While this has had advantages, it has also led to the lowest level of personal savings and the highest level of consumer debt. While Boomers now have healthy incomes and spend a great deal of money, they’re not saving as much as they should, so their retirement income will be less stable than that of previous generations. Therefore, most were not prepared for the economic decline starting in 2008. Sixty percent of those who had savings and retirement accounts saw a 40 percent loss in their portfolios in 2008, throwing their retirement planning into chaos and causing over 40 percent of Boomers to delay retirement. The concurrent mortgage crisis resulted in many Boomers losing their homes, or at least facing serious financial challenges. Older Boomers are moving into retirement years with great uncertainty.
A 2011 survey found that 25 percent of baby Boomers still working said they’d never be able to retire and 42 percent are delaying retirement plans. Moreover, nearly 60 percent said their workplace retirement plans, personal investments, or real estate lost value during the economic crisis.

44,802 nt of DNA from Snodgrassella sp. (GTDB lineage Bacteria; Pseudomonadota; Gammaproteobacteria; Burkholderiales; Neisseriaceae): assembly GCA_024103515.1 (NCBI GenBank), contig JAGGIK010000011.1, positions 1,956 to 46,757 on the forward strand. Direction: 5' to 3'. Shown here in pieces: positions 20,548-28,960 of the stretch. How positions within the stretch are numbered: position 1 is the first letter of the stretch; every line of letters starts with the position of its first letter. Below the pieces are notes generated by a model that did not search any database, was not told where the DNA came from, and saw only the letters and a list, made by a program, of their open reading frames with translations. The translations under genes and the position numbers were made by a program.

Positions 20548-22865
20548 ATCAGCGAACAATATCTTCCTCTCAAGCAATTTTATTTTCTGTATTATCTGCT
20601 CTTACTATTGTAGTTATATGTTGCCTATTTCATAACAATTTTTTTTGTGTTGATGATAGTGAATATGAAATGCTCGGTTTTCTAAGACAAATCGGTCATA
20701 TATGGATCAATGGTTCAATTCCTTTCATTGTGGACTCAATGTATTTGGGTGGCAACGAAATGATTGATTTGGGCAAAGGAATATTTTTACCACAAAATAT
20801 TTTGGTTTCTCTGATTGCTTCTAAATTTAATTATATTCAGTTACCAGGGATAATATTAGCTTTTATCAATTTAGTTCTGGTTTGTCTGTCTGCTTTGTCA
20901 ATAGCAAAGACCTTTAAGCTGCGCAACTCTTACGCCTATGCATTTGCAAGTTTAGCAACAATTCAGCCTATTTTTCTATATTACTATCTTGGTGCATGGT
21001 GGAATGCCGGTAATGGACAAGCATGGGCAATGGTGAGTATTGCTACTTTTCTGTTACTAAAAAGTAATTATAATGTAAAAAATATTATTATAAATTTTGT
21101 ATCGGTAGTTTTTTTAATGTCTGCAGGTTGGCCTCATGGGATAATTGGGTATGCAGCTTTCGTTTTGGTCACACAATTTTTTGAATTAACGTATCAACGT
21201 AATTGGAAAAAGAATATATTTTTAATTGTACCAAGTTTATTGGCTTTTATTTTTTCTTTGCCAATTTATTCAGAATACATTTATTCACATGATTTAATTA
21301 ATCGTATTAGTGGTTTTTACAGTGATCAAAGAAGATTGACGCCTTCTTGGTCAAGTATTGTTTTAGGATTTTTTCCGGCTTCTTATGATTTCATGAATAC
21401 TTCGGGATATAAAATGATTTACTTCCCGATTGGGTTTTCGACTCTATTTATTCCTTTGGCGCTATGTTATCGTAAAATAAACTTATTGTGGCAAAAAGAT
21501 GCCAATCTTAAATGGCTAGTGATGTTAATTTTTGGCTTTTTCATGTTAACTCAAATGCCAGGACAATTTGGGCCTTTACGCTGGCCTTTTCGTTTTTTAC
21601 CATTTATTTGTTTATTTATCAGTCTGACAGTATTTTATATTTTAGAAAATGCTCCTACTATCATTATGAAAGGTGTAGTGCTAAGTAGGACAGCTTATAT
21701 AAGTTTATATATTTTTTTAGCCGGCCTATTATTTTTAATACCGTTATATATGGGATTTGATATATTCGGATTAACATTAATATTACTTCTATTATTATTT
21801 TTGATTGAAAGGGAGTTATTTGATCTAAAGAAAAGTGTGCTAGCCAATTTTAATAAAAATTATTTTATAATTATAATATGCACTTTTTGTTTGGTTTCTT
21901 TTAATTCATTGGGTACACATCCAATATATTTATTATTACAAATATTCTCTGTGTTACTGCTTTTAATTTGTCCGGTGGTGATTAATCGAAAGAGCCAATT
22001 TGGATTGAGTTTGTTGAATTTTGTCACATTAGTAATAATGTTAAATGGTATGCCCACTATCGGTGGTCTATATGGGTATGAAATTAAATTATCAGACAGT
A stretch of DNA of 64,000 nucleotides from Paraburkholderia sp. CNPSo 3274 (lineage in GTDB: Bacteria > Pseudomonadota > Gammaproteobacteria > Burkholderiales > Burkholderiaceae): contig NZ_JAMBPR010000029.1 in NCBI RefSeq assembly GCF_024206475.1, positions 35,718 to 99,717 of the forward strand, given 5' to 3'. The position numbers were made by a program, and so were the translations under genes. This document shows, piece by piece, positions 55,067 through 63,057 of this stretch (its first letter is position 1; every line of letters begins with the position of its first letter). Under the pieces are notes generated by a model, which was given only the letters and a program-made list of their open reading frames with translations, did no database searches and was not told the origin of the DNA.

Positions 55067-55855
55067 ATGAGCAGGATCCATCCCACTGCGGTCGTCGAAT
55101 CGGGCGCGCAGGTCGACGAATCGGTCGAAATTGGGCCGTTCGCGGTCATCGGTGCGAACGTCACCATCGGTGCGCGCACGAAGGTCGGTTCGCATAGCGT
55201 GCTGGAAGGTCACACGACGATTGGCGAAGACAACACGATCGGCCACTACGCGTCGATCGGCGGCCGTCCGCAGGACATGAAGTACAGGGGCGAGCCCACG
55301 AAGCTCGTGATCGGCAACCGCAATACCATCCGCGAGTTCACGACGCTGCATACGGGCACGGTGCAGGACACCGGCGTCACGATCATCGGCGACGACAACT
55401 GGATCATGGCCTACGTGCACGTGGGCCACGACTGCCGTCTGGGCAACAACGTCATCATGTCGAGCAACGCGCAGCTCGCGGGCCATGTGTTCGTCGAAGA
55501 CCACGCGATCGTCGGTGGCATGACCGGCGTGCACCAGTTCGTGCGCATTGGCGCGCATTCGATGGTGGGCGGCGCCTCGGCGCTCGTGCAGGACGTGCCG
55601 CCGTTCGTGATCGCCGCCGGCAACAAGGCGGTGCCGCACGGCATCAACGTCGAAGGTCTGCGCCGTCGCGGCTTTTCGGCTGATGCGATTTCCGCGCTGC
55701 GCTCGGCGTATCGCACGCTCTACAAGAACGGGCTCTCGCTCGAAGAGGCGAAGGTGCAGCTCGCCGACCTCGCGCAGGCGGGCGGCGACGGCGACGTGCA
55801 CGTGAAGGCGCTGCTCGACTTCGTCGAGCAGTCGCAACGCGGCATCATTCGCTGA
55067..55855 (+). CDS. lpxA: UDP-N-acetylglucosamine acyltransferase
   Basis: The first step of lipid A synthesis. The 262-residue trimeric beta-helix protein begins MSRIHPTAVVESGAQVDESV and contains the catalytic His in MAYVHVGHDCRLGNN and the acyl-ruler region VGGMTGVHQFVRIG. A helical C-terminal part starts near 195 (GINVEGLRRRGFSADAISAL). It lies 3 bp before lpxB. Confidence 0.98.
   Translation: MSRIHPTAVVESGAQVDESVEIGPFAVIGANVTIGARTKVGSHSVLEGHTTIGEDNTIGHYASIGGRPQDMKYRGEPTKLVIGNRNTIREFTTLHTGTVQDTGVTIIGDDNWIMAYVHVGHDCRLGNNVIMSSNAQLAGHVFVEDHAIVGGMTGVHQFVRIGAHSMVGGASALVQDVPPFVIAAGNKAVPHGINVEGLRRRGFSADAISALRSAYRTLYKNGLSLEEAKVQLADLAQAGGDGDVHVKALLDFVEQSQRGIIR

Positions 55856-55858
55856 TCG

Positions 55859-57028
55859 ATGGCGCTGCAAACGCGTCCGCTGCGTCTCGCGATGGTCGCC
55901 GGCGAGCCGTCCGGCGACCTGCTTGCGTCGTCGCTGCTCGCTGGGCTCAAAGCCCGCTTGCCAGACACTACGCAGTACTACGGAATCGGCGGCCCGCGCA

Boomers are also facing a health care crisis, a Social Security crisis, and an increased need for long-term care. By the year 2020, the population of Americans over age 65 will increase to 53 million. (In 1997, there were only 34 million.) By 2030, the Boomers will be ages 66–84 and will make up 20 percent of the total population, which will have a huge impact on spending and health care costs. Sixty-nine percent of those over 65 will require some long-term care before they die.
See Part 1 Here:
Photo Credit: PRWeb_12_2011
(This is the first in a three part series on ministering to Baby Boomers).
People born between 1946 and 1964 are known as baby Boomers. Born in the 18 years following World War II, Boomers have been until recently the largest and most influential generation in history, making them known as the “me” generation. From the beginning, they’ve been convinced they’re special.
As the wave of Boomers passed through the years, they created a demographic bulge that impacted every area of society. Schools were too small, requiring new construction. Manufacturers discovered Boomers when they were yet children, directing both production and advertising toward them.